Indexed on: 30 Apr '19Published on: 20 Mar '19Published in: Journal of Gastrointestinal Surgery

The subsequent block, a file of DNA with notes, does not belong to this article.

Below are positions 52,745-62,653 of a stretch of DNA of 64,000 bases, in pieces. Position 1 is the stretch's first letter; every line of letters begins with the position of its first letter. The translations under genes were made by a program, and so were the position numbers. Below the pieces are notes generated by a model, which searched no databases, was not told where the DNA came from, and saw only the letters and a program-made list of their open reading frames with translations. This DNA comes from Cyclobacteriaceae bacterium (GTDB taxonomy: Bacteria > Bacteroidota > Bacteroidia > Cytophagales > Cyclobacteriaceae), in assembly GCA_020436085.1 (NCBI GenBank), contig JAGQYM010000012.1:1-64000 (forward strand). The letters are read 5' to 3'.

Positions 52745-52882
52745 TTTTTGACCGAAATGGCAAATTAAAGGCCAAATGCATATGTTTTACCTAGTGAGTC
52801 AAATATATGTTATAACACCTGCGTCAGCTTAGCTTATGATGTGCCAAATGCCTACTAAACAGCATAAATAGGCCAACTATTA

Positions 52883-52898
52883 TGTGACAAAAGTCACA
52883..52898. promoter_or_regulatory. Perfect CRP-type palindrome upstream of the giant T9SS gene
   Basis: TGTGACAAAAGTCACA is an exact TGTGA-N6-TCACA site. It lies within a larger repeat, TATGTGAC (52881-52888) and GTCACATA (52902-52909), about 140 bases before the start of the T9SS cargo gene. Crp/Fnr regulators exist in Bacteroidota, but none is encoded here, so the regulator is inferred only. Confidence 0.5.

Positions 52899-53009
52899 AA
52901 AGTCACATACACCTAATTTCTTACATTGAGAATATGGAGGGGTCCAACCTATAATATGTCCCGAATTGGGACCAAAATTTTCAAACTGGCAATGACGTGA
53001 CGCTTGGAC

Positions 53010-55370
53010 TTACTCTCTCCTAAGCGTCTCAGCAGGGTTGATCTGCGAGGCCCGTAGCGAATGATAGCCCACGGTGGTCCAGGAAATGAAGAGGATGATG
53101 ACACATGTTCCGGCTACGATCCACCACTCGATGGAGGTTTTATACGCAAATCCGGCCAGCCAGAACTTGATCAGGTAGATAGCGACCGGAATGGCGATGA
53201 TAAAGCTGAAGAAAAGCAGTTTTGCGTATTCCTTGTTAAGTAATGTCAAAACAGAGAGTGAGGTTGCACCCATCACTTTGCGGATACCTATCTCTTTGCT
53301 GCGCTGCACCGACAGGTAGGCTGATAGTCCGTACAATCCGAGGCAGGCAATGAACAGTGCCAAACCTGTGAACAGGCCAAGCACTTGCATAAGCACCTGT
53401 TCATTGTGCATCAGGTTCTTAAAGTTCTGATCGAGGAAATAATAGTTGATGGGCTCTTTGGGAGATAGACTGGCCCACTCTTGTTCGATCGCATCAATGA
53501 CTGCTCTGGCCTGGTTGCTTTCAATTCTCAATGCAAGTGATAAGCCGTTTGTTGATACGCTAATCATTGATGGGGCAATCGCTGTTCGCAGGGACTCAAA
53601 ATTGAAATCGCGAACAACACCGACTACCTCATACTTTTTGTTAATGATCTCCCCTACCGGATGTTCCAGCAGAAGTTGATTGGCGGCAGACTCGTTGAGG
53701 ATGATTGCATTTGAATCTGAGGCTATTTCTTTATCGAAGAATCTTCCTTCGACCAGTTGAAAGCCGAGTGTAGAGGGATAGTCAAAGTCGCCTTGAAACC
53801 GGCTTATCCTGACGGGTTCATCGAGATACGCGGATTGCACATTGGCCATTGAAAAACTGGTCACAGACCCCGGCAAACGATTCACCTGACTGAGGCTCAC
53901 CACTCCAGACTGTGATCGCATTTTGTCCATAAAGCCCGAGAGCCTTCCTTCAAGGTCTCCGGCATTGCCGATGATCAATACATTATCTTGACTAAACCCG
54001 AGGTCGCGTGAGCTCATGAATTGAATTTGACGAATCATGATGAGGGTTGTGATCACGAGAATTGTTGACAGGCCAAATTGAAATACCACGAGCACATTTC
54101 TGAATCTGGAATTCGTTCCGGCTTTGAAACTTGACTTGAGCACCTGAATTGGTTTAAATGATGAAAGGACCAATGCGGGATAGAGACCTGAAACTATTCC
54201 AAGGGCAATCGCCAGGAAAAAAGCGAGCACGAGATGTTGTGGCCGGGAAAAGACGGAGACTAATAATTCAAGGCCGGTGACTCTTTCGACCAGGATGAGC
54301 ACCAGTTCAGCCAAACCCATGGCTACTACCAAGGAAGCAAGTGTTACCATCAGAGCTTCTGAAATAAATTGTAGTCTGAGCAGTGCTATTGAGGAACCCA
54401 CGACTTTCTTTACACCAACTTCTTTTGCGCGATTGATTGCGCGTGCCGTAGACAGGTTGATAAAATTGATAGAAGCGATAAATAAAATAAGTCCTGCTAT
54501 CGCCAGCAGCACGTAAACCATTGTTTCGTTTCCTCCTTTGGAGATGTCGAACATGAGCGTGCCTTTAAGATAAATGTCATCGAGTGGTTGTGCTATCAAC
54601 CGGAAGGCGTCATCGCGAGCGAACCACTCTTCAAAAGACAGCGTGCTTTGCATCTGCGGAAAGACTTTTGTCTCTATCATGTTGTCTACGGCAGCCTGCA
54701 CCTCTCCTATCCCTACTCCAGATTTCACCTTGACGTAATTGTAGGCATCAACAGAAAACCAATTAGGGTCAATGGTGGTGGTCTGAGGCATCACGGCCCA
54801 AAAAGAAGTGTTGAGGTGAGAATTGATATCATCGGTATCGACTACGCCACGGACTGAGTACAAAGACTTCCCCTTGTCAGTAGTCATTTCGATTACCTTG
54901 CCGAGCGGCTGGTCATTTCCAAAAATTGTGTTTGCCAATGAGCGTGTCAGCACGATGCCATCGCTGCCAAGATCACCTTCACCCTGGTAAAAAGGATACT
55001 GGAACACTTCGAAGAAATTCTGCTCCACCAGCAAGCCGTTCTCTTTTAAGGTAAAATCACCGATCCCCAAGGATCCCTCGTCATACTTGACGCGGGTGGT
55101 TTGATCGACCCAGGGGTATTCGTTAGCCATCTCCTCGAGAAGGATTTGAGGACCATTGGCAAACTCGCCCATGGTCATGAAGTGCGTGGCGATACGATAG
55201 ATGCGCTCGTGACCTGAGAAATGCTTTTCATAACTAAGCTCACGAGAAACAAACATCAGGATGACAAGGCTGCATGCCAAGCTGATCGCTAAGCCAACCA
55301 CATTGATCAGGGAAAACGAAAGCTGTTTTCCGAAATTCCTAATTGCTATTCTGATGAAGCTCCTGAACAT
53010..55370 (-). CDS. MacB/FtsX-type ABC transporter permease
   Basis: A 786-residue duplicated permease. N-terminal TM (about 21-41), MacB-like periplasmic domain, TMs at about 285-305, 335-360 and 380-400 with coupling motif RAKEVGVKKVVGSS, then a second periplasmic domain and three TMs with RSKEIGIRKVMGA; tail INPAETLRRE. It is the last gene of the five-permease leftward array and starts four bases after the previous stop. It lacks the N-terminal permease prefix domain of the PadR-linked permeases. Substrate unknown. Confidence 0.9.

The impact of immunosuppressants on postoperative complications following colon resections for Crohn's disease remains controversial. This study aimed to compare postoperative outcomes between immunosuppressed and immunocompetent patients with Crohn's disease undergoing elective colon resection. Analysis of 30-day outcomes using a cohort from the American College of Surgeons National Surgical Quality Improvement Program colectomy-specific database was performed. The database is populated by trained clinical reviewers who collect 30-day postoperative outcomes for patients treated at participating North-American institutions. Adult patients who underwent an elective colectomy between 2011 and 2015 were included. Immunosuppression for Crohn's disease was predefined as use of regular corticosteroids or immunosuppressants within 30 days of the operation. Patients who received chemotherapy within 90 days of surgery, and patients who had disseminated cancer, preoperative shock, or emergency surgery were excluded. Primary outcome was infectious complications. Three thousand eight hundred sixty patients with Crohn's disease required elective colon resection and met the inclusion criteria. Of these, 2483 were immunosuppressed and 1377 were immunocompetent. On multivariate analysis, the odds of infectious complications [OR 1.25; 95% CI (1.033-1.523)], overall surgical site infection [1.40; (1.128-1.742)], organ space surgical site infection [1.47; (1.094-1.984)], and anastomotic leak [1.51; (1.018-2.250)] were significantly higher for immunosuppressed compared to immunocompetent patients with Crohn's disease. Patients with Crohn's disease who were on immunosuppressant medications within 30 days of elective colectomy had significantly increased rates of infectious complications, overall surgical site infection, organ space surgical site infection, and anastomotic leak compared to patients who were not on immunosuppressive agents.